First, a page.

The Private Connection
A survey conducted in 2012 found that more than 70 percent of the country’s police force is equipped with plate reading scanners.
But, in the private world collecting license plate data is growing rapidly. Vigilant, a private data collection agency, is preferred by many in law enforcement because it has more than 2 billion scans in a database maintained by their affiliate Digital Recognition Network. They gather their data through fleets of vehicles equipped with cameras that cruise the nation’s highways.
Vigilant claims to have more than 3,500 law enforcement clients that access their data. And business is booming for them since they bring in an estimated $500 million a year.
Other private companies are producing huge amounts of license plate data, including MVTrac and TLO (recently acquired by TransUnion) which claims to have a “massive database of 1 billion vehicle sightings,” with “up to 50 million new sightings,” each month.
Vigilant claims that tracking where cars travel is not invasive. They note that the data collected by repo workers can be accessed by the police but not the other way around. They also argue that plate numbers can’t be matched to owners because federal laws prohibit their obtaining that information from the Department of Motor Vehicles. But the flaw with that argument is that the law allows for multiple exceptions–one such exception being licensed private investigators.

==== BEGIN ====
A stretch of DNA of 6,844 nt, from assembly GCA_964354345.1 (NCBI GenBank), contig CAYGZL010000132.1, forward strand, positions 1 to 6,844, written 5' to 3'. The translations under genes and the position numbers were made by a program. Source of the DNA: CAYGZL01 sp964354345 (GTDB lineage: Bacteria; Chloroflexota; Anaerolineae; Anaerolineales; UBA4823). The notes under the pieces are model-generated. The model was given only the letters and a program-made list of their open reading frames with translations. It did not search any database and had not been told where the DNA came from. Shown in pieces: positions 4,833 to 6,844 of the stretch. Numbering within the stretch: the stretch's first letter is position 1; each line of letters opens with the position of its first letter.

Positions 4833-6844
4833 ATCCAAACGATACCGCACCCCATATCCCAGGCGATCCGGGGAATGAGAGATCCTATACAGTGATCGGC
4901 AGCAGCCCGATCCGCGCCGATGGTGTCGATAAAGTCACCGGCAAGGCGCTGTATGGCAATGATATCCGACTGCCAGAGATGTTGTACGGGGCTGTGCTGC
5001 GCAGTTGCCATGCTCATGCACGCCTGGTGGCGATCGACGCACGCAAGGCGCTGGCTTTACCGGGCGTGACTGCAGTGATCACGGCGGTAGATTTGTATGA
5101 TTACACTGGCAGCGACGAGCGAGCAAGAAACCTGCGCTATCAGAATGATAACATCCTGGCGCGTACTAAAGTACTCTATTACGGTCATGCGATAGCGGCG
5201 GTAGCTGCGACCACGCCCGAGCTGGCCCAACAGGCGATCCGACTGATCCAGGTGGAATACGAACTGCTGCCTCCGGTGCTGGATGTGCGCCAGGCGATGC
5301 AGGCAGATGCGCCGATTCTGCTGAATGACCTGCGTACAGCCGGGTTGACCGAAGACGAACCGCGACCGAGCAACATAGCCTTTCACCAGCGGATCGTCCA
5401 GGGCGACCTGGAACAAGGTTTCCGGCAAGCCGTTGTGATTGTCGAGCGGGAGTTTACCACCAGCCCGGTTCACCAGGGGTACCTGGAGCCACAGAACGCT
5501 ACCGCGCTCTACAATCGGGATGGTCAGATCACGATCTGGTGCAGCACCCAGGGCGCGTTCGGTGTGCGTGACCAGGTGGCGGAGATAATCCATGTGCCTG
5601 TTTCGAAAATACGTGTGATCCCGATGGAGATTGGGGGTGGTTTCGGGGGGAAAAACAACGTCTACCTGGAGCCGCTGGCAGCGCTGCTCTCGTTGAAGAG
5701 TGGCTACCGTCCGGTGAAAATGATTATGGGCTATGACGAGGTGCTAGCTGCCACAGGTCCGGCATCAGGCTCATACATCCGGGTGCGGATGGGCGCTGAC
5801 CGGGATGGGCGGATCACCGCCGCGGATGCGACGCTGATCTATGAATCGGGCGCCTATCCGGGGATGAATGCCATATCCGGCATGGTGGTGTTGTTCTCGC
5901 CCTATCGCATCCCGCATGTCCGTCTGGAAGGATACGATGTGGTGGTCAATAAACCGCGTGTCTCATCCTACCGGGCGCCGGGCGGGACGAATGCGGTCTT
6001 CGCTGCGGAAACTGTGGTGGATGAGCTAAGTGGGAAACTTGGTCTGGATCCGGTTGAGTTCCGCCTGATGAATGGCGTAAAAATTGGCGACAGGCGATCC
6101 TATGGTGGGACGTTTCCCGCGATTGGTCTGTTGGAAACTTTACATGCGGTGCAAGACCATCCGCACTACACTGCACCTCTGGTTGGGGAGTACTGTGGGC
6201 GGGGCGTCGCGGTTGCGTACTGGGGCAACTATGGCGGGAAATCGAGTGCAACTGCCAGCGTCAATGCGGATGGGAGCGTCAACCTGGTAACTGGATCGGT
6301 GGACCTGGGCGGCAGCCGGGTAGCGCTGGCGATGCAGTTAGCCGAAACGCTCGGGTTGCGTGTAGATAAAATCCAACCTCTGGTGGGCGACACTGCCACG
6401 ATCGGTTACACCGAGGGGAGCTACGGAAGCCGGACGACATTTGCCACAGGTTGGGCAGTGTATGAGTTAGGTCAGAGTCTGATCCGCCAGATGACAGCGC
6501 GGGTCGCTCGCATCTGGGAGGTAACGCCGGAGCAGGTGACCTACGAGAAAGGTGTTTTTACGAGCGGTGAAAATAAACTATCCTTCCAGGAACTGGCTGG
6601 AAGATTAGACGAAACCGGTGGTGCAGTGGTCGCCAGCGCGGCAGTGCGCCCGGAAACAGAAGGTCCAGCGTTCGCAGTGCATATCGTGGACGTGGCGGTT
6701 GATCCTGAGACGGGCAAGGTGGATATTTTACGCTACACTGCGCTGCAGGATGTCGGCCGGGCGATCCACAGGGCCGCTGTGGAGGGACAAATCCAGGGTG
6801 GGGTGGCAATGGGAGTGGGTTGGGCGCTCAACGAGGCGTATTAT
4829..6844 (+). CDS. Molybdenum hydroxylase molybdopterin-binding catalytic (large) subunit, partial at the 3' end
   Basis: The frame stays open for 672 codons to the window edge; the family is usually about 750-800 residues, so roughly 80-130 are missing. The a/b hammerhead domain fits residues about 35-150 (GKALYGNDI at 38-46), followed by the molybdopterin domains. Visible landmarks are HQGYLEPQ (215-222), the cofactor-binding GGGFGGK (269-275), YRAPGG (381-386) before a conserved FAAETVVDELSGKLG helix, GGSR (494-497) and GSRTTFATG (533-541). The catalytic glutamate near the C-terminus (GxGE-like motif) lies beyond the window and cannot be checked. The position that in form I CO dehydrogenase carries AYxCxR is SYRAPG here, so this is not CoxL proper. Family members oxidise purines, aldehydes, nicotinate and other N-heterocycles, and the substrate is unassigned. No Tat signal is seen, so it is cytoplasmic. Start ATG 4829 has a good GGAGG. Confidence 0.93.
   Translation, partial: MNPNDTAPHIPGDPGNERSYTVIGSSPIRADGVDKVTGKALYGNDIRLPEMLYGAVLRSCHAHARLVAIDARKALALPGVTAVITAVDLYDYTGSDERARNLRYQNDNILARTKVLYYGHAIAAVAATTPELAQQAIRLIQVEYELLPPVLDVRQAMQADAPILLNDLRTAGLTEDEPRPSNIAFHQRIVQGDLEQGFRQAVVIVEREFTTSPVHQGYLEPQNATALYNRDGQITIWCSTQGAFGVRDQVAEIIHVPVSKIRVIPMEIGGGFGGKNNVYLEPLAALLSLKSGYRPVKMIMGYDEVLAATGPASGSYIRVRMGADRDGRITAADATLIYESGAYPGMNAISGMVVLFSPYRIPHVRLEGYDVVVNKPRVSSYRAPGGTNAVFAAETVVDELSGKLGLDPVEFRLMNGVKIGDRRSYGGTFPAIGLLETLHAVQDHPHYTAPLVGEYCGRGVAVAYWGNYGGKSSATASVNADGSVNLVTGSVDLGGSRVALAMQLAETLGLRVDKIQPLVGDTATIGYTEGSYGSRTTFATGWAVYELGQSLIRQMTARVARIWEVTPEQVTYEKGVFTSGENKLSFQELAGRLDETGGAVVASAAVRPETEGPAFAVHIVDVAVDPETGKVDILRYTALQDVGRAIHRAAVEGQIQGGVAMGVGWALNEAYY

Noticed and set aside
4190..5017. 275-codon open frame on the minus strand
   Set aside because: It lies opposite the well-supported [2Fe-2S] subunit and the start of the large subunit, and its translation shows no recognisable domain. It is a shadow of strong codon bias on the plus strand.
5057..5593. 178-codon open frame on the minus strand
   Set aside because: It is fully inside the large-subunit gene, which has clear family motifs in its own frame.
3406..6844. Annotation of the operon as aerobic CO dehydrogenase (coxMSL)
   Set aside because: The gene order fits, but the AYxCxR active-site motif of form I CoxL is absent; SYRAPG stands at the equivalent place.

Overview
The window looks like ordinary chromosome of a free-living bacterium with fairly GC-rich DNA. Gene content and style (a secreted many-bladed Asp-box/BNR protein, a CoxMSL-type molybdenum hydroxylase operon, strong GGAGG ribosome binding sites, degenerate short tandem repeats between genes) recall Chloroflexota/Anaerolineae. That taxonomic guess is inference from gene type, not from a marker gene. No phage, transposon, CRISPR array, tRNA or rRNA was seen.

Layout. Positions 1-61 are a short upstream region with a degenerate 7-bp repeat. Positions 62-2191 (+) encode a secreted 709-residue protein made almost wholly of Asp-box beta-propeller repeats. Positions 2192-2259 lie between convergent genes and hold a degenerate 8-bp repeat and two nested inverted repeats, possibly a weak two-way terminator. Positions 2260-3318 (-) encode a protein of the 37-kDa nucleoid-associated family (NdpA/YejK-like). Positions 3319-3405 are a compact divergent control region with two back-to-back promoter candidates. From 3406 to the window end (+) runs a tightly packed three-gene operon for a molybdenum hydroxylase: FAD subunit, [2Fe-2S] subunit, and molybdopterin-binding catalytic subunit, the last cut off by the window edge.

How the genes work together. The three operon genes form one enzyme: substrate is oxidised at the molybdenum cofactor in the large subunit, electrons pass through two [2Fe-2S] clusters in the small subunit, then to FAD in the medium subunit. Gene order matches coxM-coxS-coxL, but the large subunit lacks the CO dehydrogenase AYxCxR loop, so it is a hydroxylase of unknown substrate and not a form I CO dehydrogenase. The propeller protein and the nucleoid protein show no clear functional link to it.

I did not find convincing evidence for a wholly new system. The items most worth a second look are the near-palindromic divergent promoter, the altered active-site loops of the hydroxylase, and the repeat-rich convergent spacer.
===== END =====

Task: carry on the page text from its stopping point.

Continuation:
Attempts to Rein in the Practice
California State Senator Jerry Hill (D-San Mateo) is advocating legislation to put limits on this new industry. He feels that what is taking place is crossing a line where privacy is concerned.
Senator Hill acknowledges that license plate data can be useful for law enforcement, but that restrictions need to be implemented on how far and how accessible this information will be. He fears that this sort of partnership between police and for-profit data collection agencies will result in the police working for repo firms and insurance companies, instead of the other way around.